You should therefore delay the operating system upgrade to macOS until you can update Symantec Endpoint Protection to the RU1 refresh build.

Note: While macOS requires the RU1 refresh build, the RU1 refresh build also supports the same macOS versions that RU1 () supports. See System requirements for Endpoint Protection RU1 (INFO) for more information.

Sours: https://support.symantec.com/us/en/article.INFOhtml
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Sours: https://support.norton.com/sp/en/us/home/current/solutions/v

Extension symantec system legacy

How to get more info regarding Legacy System Extensions in MacOS Catalina?

With the upgrade to the most recent version of MacOS Catalina (19E), I received a handful of warnings about this or that legacy system extension:

MacOS Legacy System Extension pop-up

  • Legacy Developer: Sierrawireless
  • Symantec
  • Ploytec GmbH
  • Legacy Developer: Novatelwireles
  • Legacy Developer: Rim
  • Legacy Developer: Lge

The "More Info" button takes one to this Apple Support Page. Some of these look suspiciously old to me, particularly the "Legacy Developer" ones. Rather than "contact[ing] the developer", I'd like to see more information about these extensions and determine two things:

  1. Is this extension related to an app (which I may no longer be using)
  2. How can I remove, safely, an unwanted system extension.

So, any information on how to dig deeper and act upon into these warnings would be appreciated.

asked Apr 13 '20 at

Sours: https://superuser.com/questions//how-to-get-more-info-regarding-legacy-system-extensions-in-macos-catalina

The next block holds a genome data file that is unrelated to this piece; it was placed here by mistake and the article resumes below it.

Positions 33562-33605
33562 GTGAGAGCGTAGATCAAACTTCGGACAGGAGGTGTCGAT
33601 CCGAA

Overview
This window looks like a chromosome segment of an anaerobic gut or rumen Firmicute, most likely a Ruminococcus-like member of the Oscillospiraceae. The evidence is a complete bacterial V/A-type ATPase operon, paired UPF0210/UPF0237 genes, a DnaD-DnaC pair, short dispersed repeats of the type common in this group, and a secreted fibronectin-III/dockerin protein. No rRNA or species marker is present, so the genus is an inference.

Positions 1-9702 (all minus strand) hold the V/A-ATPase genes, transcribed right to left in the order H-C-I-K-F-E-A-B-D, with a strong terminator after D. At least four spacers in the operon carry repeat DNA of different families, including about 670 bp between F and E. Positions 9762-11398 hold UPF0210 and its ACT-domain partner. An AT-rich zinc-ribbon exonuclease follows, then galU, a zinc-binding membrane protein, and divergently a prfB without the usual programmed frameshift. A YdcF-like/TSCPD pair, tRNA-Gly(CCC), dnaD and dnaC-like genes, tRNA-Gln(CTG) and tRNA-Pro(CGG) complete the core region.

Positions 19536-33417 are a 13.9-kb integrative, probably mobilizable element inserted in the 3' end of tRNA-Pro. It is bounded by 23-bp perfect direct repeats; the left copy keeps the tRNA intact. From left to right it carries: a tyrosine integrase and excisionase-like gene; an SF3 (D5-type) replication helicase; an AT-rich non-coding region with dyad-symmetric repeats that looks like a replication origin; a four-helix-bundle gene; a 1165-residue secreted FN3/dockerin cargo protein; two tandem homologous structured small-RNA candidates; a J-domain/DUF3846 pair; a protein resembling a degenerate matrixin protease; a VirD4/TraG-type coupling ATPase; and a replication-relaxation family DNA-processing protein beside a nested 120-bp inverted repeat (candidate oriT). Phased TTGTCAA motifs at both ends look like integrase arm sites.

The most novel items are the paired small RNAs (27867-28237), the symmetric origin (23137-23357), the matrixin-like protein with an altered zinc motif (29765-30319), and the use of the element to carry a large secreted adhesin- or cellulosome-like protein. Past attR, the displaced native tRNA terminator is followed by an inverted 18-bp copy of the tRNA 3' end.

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Question:Q:Legacy System Extension - "Symantec"

Looks like no one’s replied in a while. To start the conversation again, simply ask a new question.


What is this?

I don't understand this Symantec message and what I need to do?

How can I know what software or applications are incompatible?

Posted on May 29, PM

Page content loaded

May 29, PM in response to rhodes65 In response to rhodes65

Installing that Symantec crapware installed a kernel extension on your Mac. Apple is moving away from kernel extensions in a forthcoming operating system release, and this is a warning to get this junk off your Mac before that current unreleased, future operating system upgrade

May 29, PM

May 29, PM in response to VikingOSX In response to VikingOSX

How can you tell which apps/programs, etc., have these extensions that will not be used?

I'm not sure how to locate them.

May 29, PM

May 29, PM in response to rhodes65 In response to rhodes65

You really do want to uninstall Norton/Symantec, but most don't want to hear that

About this Mac>System Report>Software>Extensions, click on Obtained from Header, all that aren't Apple are Legacy.

May 29, PM

User profile for user: rhodes65 rhodes65

Question:Q:Legacy System Extension - "Symantec"

Sours: https://discussions.apple.com/thread/